“What products do you sell?”

None. We do not sell supplements, food, or products of any kind.

“Do I really have to complete those forms and return them before my first appointment?”

We appreciate the time that it takes for our new patients to complete and return the forms to us. While it might look like a lot of paperwork, these forms are nearly identical to those that you complete for most other practitioners in their waiting rooms the first time you see them. By completing and returning the forms in advance of your appointment, you enable us to better prepare to help you, thereby leading to higher quality care.

“I am going to cancel my follow-up appointment, as I have not accomplished the goals that I set at my last session.”

If you are not progressing as you had hoped or planned, all the more reason to return and get support. Thomas Edison, one of the most famous and prolific inventors in American history, once said, “I have not failed. I’ve just found 10,000 ways that won’t work.” Along those same lines, taking a look at why you did not accomplish what you set for yourself is an incredibly valuable experience. Whatever challenge hindered you is likely to present itself again, so we want to learn from the past in order to better strategize for the future.

“I have a nutrition-related health concern that I do not see listed on your Services page.  Can I still see you?”

We see people with a wide variety of conditions, many of which are not listed on the Services page. If you are wondering whether we can help you with your particular condition, please feel free to contact us at If for some reason we feel you would be better helped by another dietitian elsewhere, we will be honest and give you the name of another practitioner to contact.

“Are the sessions covered by insurance?”

Soolman Nutrition and Wellness LLC accepts Blue Cross Blue Shield of Massachusetts, Harvard Pilgrim Health Care, Tufts Health Plan, Cigna, Aetna, United, and Medicare.

Patients with insurance plans that either your provider does not accept or that lack nutrition coverage are still welcome at Soolman Nutrition and Wellness LLC. In this case, sessions must be paid for by check, Visa, MasterCard, Discover, or American Express.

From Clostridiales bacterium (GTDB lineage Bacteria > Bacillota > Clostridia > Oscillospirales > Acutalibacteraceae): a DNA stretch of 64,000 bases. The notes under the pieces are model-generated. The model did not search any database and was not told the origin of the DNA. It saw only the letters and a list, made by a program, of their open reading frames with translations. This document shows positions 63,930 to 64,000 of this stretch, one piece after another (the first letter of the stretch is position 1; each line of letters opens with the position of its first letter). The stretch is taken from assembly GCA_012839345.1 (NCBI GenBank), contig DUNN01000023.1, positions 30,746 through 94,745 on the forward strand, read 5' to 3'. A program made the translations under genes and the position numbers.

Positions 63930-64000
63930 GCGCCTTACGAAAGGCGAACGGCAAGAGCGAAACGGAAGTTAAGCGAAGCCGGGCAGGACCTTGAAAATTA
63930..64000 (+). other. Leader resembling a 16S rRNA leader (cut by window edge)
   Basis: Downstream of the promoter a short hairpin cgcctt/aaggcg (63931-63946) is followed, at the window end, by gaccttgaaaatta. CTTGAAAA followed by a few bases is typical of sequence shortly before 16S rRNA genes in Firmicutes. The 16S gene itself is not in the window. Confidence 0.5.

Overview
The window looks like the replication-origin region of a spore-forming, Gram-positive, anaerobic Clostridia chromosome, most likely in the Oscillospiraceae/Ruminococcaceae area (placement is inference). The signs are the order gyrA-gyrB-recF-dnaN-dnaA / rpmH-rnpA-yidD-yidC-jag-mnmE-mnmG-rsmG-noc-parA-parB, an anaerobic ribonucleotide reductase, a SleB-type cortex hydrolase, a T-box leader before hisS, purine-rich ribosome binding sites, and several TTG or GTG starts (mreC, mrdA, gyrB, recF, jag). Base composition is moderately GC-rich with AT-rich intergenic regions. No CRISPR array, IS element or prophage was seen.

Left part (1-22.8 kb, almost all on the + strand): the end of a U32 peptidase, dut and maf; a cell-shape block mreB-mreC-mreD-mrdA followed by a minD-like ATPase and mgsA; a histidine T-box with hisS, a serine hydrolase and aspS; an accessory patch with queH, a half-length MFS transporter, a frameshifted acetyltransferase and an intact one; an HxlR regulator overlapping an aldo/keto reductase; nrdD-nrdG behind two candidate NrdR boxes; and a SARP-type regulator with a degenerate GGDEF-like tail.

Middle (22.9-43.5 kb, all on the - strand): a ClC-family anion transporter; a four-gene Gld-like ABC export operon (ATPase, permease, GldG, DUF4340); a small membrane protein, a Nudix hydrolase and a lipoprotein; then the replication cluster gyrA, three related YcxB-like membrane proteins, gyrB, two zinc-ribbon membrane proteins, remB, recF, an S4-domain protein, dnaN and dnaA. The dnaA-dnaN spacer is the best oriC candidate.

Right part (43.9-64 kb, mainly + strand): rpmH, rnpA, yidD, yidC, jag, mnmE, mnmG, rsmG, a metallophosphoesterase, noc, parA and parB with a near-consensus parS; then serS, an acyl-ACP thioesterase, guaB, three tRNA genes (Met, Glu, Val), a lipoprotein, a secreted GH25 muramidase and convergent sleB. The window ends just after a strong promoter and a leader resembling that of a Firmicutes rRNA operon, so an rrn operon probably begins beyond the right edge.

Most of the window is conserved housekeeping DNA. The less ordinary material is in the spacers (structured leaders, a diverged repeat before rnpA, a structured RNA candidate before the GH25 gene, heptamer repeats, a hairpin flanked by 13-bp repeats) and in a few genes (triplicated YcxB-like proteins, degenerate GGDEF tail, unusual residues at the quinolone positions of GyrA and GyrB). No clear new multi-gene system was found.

“What is Health at Every Size® (HAES®) and what is your connection to it?”

The Health at Every Size® (HAES®) approach is a health-centered, rather than a weight-centered, model of care based on the research-supported notion that behaviors are better indicators of health than is weight. In the context of our fat-phobic and weight-obsessed society, this sounds like a radical idea, but remember that people once insisted the world was flat even as scientific evidence indicated it was actually round.

The Association for Size Diversity and Health (ASDAH) named the approach, and therefore they own its trademark, which is why we must include the ® whenever we mention it. In fact, we are also obligated to tell you, “Health at Every Size and HAES are registered trademarks of the Association for Size Diversity and Health and used with permission.”

We are proud members of ASDAH and to be using the HAES® approach in our counseling. Make no mistake though, ASDAH and Soolman Nutrition and Wellness LLC are entirely separate entities. We receive no compensation for using the HAES® approach or discussing it on our website. We do not speak for ASDAH, nor does ASDAH speak for us. We are independent thinkers whose unique paths of research and clinical experiences happened to lead to the same conclusion.

“Does Jonah offer personal training?”

While Jonah maintains his credentials as a Certified Exercise Physiologist with the American College of Sports Medicine and a Certified Personal Trainer with the National Strength and Conditioning Association, he no longer offers personal training. However, we know many great trainers in the area, including some who can work with you in your own home. If you are looking to work with a trainer, we will be happy to refer you to someone who seems like a good match for your goals and needs.

“Do you practice alternative/integrative/holistic nutrition?”

We fully support an individual’s freedom to pursue the path of care that feels right for him or her. Health care practitioners, similarly, can choose the standard of care they are comfortable offering.  Although Jonah does have extensive experience working in the field of alternative/integrative/holistic nutrition, he no longer practices it. If you are interested in this approach, please let us know and we will do our best to refer you elsewhere.

“I have a question that is not addressed here. What should I do?”

We are happy to answer your questions. Please send your question to